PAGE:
The Nintendo 64 (Japanese: ニンテンドウ64 Hepburn: Nintendō Rokujūyon), stylized as the NINTENDO64 and abbreviated to N64, is Nintendo's third home video game console for the international market. Named for its 64-bitcentral processing unit, it was released in June 1996 in Japan, September 1996 in North America, March 1997 in Europe and Australia, September 1997 in France and December 1997 in Brazil. It was the last major home console to use the cartridge as its primary storage format until Nintendo's seventh console, the Nintendo Switch, released in 2017. While the Nintendo 64 was succeeded by Nintendo's MiniDVD-based GameCube in September 2001, the consoles remained available until the system was retired in late 2003.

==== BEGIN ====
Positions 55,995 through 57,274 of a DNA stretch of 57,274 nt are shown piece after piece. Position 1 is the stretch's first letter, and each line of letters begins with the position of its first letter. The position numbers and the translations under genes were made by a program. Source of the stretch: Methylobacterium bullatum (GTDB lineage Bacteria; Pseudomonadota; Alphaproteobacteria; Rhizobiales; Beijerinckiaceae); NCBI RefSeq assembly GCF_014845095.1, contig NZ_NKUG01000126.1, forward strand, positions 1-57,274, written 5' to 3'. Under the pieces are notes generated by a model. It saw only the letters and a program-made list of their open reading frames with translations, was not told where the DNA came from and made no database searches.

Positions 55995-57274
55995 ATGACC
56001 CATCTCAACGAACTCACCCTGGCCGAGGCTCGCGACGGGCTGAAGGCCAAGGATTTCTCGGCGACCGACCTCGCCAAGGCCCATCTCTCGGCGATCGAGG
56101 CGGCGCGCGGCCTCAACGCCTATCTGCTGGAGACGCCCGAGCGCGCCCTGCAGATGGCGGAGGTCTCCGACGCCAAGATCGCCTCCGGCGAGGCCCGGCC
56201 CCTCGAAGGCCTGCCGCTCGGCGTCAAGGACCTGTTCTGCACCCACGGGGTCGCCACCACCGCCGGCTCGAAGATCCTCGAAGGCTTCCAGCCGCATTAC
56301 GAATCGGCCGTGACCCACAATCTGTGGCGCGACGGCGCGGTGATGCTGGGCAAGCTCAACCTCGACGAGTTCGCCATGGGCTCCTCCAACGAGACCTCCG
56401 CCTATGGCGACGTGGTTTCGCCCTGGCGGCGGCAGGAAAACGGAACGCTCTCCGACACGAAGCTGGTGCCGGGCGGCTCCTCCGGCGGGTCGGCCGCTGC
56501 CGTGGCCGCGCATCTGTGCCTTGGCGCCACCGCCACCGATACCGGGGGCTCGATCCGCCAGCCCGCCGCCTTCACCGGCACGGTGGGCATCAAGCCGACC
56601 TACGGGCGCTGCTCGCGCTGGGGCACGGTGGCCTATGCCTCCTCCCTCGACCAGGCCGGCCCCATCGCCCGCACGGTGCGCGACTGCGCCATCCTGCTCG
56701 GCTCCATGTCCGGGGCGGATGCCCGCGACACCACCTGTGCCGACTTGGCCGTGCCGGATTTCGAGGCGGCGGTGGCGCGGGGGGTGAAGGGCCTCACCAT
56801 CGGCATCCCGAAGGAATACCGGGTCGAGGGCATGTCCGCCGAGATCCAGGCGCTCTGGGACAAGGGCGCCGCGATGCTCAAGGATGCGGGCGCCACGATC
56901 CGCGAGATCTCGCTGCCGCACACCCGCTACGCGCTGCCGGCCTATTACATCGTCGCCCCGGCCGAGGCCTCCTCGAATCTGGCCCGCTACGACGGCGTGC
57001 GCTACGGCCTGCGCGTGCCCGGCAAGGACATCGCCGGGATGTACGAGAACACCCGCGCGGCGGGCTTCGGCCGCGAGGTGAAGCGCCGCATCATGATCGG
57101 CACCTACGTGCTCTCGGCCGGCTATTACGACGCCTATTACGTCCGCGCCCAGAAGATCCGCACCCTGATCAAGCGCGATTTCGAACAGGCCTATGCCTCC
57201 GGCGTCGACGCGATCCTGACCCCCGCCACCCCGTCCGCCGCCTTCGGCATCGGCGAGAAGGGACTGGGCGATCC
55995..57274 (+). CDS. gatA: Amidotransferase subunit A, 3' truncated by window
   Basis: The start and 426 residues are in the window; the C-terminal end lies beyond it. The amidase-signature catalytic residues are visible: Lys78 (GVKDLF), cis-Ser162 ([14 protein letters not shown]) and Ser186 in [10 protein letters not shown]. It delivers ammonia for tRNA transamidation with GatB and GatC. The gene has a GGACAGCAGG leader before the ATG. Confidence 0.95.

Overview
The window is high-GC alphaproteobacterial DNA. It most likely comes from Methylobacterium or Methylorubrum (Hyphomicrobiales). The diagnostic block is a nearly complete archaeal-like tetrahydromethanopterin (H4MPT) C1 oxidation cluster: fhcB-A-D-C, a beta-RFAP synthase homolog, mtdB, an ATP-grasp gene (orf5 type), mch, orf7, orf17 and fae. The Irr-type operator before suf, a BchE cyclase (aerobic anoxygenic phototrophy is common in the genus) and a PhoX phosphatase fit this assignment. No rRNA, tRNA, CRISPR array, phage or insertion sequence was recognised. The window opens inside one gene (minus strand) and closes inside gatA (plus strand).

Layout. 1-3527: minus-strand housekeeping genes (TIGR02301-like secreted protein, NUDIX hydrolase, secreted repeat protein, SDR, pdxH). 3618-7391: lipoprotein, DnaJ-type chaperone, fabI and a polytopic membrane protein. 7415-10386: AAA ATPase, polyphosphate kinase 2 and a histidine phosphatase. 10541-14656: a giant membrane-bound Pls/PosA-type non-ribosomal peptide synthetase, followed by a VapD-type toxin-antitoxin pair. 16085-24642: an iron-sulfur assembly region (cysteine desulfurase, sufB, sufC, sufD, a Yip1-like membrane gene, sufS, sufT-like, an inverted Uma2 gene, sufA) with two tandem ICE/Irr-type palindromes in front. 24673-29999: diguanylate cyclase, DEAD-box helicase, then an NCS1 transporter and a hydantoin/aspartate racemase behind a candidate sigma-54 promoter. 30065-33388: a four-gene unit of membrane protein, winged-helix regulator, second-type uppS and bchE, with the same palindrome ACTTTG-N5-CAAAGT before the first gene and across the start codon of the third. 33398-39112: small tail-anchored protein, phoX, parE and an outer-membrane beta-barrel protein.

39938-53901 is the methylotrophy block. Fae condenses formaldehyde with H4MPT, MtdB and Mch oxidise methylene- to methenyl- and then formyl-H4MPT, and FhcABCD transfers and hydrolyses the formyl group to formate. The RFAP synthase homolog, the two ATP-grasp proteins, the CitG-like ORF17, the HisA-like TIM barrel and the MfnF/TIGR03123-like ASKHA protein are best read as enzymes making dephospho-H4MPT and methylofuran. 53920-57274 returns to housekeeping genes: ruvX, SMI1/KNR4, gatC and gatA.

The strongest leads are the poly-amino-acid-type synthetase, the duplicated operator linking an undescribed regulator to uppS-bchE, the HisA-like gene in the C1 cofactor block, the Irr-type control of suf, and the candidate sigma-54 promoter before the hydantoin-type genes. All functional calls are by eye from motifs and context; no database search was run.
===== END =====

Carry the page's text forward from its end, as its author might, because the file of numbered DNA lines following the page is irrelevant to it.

Codenamed "Project Reality", the N64 design was mostly complete by mid-1995, but its launch was delayed until 1996, when Time named it Machine of the Year. It launched with three games: Super Mario 64 and Pilotwings 64, released worldwide, and Saikyō Habu Shōgi, released only in Japan. As part of the fifth generation of gaming, the system competed primarily with the Sony PlayStation and the Sega Saturn. The suggested retail price at its United States launch was US$199.99, and it sold 32.93 million units worldwide. The console was released in a range of colors and designs over its lifetime. In 2015, IGN named it the 9th greatest video game console of all time. As of 2016, the system remains a popular retro console in North America.